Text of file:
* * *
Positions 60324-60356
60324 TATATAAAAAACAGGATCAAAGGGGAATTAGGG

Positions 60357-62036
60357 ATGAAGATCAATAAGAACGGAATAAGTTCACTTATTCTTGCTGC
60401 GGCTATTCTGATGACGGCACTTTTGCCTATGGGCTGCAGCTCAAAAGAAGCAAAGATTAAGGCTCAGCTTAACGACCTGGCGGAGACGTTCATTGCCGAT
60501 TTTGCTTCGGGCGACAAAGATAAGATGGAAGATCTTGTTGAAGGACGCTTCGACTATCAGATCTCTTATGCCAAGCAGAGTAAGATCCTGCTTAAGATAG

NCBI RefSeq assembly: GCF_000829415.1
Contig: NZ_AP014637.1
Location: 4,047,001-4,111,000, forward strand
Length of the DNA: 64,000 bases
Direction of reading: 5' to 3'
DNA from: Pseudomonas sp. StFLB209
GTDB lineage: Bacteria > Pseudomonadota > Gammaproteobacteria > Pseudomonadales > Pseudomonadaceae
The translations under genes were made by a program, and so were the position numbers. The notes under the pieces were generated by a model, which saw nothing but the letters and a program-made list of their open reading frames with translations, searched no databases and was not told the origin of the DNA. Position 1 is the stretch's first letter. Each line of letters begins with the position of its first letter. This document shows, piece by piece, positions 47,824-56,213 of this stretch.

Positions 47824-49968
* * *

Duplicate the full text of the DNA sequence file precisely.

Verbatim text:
Positions 60324-60356
60324 TATATAAAAAACAGGATCAAAGGGGAATTAGGG

Positions 60357-62036
60357 ATGAAGATCAATAAGAACGGAATAAGTTCACTTATTCTTGCTGC
60401 GGCTATTCTGATGACGGCACTTTTGCCTATGGGCTGCAGCTCAAAAGAAGCAAAGATTAAGGCTCAGCTTAACGACCTGGCGGAGACGTTCATTGCCGAT
60501 TTTGCTTCGGGCGACAAAGATAAGATGGAAGATCTTGTTGAAGGACGCTTCGACTATCAGATCTCTTATGCCAAGCAGAGTAAGATCCTGCTTAAGATAG

NCBI RefSeq assembly: GCF_000829415.1
Contig: NZ_AP014637.1
Location: 4,047,001-4,111,000, forward strand
Length of the DNA: 64,000 bases
Direction of reading: 5' to 3'
DNA from: Pseudomonas sp. StFLB209
GTDB lineage: Bacteria > Pseudomonadota > Gammaproteobacteria > Pseudomonadales > Pseudomonadaceae
The translations under genes were made by a program, and so were the position numbers. The notes under the pieces were generated by a model, which saw nothing but the letters and a program-made list of their open reading frames with translations, searched no databases and was not told the origin of the DNA. Position 1 is the stretch's first letter. Each line of letters begins with the position of its first letter. This document shows, piece by piece, positions 47,824-56,213 of this stretch.

Positions 47824-49968